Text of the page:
Chris Ferguson, a tad less adored than his nickname namesake Jesus, received most of the attention at the Rio in Las Vegas on WSOP Day 25.
The 2000 Main Event champion made his deepest run in a World Series of Poker event since finishing 2nd in a $5,000 Stud Hi-Low tournament in 2008. Ferguson busted in 4th place out of event #39, the $10,000 Six-Handed No-Limit Hold’em, winning $183,989 for his efforts. But not everyone on the rail was happy for him.
To recap a bit, this is the first year that Jesus has competed in the World Series since 2010. As you probably know, he had previously been keeping a rather low profile since Black Friday in 2011 for his role in the Full Tilt Poker scandal.
But now he’s back, and much to the chagrin of many, no doubt, doing quite well this summer.
His cash on Saturday was his sixth of the series and the 69th of his illustrious career. He came very close to picking up his sixth WSOP gold bracelet last night, but went card dead for most of the final table and made a questionable call against the eventual champion, Martin Kozlov.
With nearly 1,800,000 in chips and five players remaining, Ferguson picked up A♥10♦ in the big blind and called a raise to 140,000 in the big blind from Davidi Kitai. The flop came A♦7♥4♣. That appeared to be a pretty good flop for Jesus’ hand heads-up, so he made the 145,000 call.
The 5♣ came on the turn. Ferguson checked, Kitai bet 250,000 and received a call. The board paired on the river with the 5♥. Kitai bet out 550,000, leaving Jesus with a difficult decision.
Kitai, after all, had raised pre-flop and from the big blind, no less. But then again, he could have been trying to get Jesus to lay down his hand with something like 5-6 suited, flopped the open-ended straight draw, and then made runner-runner trips on the turn and river. What to do, what to do.
Ferguson made the call only to discover his opponent was holding A♣7♠ for the flopped top two pair. Losing that hand crippled Jesus and he was unable to recover, which made many fans in attendance happy. In fact, whenever Ferguson lost big hands throughout the match, the crowd cheered.
When he finally busted out, he received a heavy dose of boos, including from one seemingly intoxicated fan who shouted obscenities Jesus’ way. Some poker fans may never let go of their anger towards him, as well as fellow Full Tilt exec Howard Lederer, who’s also made a showing at this year’s Series.
But like it or not, Jesus is back and he isn’t going anywhere. Despite being away from the game for five years, he’s shown he can still play at a high level.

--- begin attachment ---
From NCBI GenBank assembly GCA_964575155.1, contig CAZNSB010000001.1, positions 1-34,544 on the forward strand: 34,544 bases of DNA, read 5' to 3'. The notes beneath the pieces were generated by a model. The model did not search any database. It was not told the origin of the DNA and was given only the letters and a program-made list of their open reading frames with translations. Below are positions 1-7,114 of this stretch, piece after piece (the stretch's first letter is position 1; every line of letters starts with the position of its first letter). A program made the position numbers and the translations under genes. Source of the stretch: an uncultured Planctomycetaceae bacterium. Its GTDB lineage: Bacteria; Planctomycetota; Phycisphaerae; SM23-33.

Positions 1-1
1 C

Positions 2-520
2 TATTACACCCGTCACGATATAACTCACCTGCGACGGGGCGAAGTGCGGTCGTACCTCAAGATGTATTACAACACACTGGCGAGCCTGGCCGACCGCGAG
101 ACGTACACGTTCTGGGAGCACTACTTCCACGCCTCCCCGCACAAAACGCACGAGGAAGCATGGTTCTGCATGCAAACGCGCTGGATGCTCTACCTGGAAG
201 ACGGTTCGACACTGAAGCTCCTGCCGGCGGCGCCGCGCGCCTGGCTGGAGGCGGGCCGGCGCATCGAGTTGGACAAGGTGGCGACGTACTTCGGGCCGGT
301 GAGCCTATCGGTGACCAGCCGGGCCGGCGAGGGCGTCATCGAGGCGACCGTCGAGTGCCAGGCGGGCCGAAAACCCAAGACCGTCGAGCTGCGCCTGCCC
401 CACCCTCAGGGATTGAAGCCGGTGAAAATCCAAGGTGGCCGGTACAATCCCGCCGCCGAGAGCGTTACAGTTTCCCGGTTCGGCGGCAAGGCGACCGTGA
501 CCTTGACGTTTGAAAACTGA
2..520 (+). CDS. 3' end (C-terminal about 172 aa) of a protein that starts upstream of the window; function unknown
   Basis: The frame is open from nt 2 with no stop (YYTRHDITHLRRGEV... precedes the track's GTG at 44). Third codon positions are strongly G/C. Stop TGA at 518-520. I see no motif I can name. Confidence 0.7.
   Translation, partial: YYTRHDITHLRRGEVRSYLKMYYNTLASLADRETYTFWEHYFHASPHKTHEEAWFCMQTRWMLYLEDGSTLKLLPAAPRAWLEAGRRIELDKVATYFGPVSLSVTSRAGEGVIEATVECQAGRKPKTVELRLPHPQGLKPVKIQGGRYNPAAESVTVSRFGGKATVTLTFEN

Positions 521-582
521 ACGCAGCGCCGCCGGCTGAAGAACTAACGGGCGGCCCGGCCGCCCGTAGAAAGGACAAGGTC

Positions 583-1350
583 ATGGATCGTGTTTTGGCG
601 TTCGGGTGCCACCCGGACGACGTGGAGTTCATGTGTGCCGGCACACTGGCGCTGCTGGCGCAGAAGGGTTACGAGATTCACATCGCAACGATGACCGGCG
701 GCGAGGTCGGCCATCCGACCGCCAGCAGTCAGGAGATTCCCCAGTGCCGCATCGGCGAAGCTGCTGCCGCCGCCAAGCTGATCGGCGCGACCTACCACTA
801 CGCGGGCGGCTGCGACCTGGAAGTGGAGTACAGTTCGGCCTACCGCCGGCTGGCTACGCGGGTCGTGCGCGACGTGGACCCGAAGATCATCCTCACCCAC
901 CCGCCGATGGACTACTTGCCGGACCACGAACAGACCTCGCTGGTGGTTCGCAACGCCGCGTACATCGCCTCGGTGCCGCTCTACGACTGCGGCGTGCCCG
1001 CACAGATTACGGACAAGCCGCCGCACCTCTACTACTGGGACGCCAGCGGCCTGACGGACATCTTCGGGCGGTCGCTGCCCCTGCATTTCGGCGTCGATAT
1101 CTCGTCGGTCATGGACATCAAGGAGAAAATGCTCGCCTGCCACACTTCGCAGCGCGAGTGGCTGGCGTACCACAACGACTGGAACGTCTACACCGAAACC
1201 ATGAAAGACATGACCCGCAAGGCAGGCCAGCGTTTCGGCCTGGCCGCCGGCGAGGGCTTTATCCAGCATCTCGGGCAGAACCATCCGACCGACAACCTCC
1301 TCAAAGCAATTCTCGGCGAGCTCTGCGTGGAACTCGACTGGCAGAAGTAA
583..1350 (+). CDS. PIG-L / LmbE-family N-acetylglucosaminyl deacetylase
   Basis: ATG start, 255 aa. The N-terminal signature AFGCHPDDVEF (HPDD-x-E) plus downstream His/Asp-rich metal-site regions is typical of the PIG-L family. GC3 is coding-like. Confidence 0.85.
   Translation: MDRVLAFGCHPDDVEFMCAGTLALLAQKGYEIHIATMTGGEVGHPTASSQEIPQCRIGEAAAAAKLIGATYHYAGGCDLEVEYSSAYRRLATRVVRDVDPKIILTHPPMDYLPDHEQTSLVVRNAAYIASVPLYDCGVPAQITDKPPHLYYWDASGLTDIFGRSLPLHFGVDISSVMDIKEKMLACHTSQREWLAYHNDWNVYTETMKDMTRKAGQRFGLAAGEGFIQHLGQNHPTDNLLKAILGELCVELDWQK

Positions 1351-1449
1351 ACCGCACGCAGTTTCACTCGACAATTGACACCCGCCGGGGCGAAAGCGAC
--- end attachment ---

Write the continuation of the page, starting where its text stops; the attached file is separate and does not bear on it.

Poker Coach Schools the Competition
Christopher Vitch, a 33-year old poker player and coach, can now claim to be a WSOP bracelet winner as a recruiting tool for new students. He took down Event #40, the $2,500 Mixed Triple Draw Lowball (Limit) on Saturday for $136,854. There were 236 players in the tournament.
Siegfried Stockinger finished in 2nd place and David Gee was 3rd. One of the best players in the world, Dzmitry Urbanovich, busted out in 12th.
Monster Stacks, Monster Field
Event #41, the $1,500 Monster Stack No-Limit Hold’em championship, drew an impressive 6,927 entrants. After two Day One starting flights, there are 2,001 players remaining to return to play on Sunday. Steven Harper from Portland, Oregon is the overall chip leader with three days left to go. Cards get in the air at 11 am Pacific time today.
The Colossus and Millionaire Maker are the only events to draw larger fields thus far. The Rio was jam- packed on Saturday due to the Monster Stack and Event #42, the much-smaller $3,000 Shootout No-Limit Hold’em (which only drew 400 entrants) running at the same time.
Some monster players are still in the running in Event #41. Returning Sunday will be Dutch Boyd, Brian Hastings, Tony Dunst, Joe McKeehen, Michael Mizrachi, Erik Seidel, and TJ Cloutier, all with plenty of playing fire power in their chipstacks.
Wild West Shootout
Event #42, the $3,000 Shootout, had dwindled down to just 10 players from its original 400 after Saturday’s action. Maria Ho will attempt to become the first female bracelet winner of 2016. She starts Sunday play as 4th in chips with 597,000 in her stacks. But all 10 final tablers are so close in chip counts, ranging from a high of 598,000 for Californian Faraz Jaka to a low of 596,000 for the UK’s Philip McAllister that this could really be anybody’s game today.
Jaka’s nickname is the “Homeless Millionaire.” Although he’s made millions playing poker, he remains, essentially, homeless. He travels the world from city to city, experiencing different cultures instead of settling down in one place.
What’s Up Next?
Sunday is the start of Event #44, the $1,000 No-Limit Hold’em and Event #45, the $1,500 Mixed No-Limit Hold’em/Pot-Limit Omaha championship.
We’re at right about the halfway point of the series, and from what we’ve seen so far, it may go down as one of the most interesting of all time.